Because St. Ambrose Could Write Such A Hymn

Today is the Feast day commemorating Saint Ambrose, Bishop of Milan and one of the first four Doctors of the Church. The painting above depicts St. Ambrose with Emperor Theodosius of Rome. The reason they got together? The Emperor had ordered the massacre of 7,000 people in Thessalonica, and Ambrose demanded that he do public penance.

Other cool facts about Ambrose? I mean besides the fact that he was St. Augustine’s sensei?Well he was installed into the office of the bishop at the clamoring of the populace. At the time, see, he wasn’t even baptized, because folks remained catechumens for yours back in the late 300’s. Let’s hear it for “development!” In this case though, he was baptized, confirmed, and made the bishop all in a week back in the year 374.

Among his many God given gifts,  he had an  ability to write hymns. I find this one below especially beautiful. As you read over it, consider that this man also is known to have said the following when threatened with persecution for his faith:

If you demand my person, I am ready to submit: carry me to prison or to death, I will not resist; but I will never betray the church of Christ. I will not call upon the people to succour me; I will die at the foot of the altar rather than desert it. The tumult of the people I will not encourage: but God alone can appease it.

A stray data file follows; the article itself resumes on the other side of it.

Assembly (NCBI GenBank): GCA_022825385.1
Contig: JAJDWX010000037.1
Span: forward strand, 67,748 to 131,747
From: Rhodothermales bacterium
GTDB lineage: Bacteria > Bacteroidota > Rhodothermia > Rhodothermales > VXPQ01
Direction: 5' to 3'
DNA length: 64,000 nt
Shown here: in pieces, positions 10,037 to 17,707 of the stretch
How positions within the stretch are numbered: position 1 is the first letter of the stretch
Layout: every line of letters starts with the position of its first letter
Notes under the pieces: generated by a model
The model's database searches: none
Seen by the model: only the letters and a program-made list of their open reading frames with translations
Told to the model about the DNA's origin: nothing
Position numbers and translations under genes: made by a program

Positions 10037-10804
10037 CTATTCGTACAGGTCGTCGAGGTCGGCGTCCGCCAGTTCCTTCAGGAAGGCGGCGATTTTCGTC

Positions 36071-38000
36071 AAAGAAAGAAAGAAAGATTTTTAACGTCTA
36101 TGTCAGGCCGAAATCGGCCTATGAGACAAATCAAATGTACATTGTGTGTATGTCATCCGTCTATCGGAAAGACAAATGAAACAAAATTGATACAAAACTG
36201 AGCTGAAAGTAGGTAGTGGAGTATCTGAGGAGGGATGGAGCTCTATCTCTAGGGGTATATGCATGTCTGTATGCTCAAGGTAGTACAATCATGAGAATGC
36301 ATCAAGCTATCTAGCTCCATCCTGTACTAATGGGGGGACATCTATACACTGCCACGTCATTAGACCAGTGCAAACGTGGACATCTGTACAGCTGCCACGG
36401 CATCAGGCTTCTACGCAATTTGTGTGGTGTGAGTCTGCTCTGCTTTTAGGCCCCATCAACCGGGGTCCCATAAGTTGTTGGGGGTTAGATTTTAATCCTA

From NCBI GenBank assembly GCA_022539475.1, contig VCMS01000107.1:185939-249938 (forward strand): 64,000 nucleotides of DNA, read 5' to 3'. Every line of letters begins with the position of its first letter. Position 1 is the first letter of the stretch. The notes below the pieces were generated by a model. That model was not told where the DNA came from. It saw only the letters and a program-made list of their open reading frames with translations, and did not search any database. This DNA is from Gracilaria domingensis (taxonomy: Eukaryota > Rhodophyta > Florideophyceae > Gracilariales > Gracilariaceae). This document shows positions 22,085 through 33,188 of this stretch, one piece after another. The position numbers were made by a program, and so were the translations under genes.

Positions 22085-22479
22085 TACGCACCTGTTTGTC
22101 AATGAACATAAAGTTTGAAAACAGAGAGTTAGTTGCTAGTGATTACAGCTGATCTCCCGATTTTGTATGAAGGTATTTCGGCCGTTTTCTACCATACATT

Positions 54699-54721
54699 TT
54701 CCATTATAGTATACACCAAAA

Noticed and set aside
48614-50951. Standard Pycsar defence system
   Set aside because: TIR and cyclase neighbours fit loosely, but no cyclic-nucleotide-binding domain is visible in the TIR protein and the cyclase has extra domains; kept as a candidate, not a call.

Take a look at this hymn translated in English,

Splendor paternae gloriae

Splendor of the Father’s glory,
Coming forth from light as light
With new beginnings of new light;
True Sun come down,
Sparkling with unfailing gleams
With all the radiance of the Spirit,
Come fill us in our every sense.
And in prayer we call upon the Father,
That Father of unending glory,
Father of all-mastering grace.
Lord, set aside our sinful guilt
And teach us eagerness of deed;
Restrain the biting teeth of foes,
prosper us in times of grief,
Grant the grace to bring us through.
Guide and rule our inmost mind,
In a chaste and faithful heart.
May our faith grow hot again,
Far from poison’s foul pretense.
Let Christ himself be all our food,
And faith our cup to drink;
Let us drain it deep in joy,
The sober drunkenness of Spirit.
Let this day be spent rejoicing.
Let shame be as the dimmest dawn,
And faith like midday sun;
Our mind ever ignorant of dusk.
The chariot of the rising sun sets forth,
The rising sun appears in fullness:
The Son complete within the Father,
The Father complete within the Word

Have a listen,

I can’t find the exact quote from his Ambrose’s own pen, but Jacques Maritain notes that,

“Whatever has been well said anywhere belongs to us who are Christians” — because according to that saying of St. Ambrose, which St. Thomas Aquinas delighted to quote, “every truth, whoever said it, comes from the Holy Spirit.”

Omne verum a quocumque dicatur, a Spiritu sancto est.

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